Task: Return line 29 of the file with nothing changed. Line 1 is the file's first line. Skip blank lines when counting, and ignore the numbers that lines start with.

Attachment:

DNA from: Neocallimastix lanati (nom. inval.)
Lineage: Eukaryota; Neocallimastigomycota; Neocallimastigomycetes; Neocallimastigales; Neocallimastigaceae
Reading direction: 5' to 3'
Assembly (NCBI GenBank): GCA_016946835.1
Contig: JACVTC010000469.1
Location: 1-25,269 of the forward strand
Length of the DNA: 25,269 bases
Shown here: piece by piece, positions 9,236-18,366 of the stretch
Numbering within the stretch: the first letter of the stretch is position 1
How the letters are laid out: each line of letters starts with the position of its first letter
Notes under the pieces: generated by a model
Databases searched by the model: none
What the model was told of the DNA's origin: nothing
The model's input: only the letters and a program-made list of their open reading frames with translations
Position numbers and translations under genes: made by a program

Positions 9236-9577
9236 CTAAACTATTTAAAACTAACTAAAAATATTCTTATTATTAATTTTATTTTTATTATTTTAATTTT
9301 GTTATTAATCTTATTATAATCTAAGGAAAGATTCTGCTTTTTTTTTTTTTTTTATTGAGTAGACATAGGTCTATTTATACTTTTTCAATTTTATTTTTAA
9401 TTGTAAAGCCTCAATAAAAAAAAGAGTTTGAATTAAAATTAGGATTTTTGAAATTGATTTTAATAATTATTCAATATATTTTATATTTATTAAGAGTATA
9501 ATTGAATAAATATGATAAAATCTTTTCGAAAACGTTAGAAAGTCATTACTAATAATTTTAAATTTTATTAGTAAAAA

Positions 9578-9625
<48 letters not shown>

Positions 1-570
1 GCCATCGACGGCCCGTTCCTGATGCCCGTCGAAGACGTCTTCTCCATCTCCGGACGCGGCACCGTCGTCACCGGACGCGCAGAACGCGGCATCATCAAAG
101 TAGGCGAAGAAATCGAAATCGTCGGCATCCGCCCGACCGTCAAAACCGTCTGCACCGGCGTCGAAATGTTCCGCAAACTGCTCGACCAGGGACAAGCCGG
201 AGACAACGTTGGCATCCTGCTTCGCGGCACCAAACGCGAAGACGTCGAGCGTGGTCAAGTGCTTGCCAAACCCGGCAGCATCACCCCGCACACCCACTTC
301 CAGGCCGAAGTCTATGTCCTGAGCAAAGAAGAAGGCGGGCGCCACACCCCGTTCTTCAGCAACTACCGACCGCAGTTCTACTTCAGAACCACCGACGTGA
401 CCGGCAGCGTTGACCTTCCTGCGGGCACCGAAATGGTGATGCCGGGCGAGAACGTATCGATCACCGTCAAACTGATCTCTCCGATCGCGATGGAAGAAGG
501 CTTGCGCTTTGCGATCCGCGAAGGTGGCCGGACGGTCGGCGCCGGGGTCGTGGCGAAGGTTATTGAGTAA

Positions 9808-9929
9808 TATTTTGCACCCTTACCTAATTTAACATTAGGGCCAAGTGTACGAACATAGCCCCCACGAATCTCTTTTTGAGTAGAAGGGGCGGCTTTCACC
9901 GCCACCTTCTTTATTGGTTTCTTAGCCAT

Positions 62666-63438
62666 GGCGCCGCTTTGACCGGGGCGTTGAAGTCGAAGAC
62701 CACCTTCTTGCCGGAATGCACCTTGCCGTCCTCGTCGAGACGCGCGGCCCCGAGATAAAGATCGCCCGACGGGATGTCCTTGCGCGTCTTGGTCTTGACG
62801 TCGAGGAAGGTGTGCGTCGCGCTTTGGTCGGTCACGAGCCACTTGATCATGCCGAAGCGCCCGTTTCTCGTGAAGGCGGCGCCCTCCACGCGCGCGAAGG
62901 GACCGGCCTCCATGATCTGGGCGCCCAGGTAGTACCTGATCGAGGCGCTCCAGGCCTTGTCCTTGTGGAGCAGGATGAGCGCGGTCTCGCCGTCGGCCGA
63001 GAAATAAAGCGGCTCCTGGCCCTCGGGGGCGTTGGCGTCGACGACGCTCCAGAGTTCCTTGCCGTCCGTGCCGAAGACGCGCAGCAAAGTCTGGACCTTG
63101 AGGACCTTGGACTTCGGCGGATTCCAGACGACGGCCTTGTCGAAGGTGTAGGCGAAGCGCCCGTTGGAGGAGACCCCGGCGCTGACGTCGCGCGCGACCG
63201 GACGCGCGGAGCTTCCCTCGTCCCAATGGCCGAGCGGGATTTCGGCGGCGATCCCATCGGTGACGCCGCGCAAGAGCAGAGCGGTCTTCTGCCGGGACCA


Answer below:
501 CTTGCGCTTTGCGATCCGCGAAGGTGGCCGGACGGTCGGCGCCGGGGTCGTGGCGAAGGTTATTGAGTAA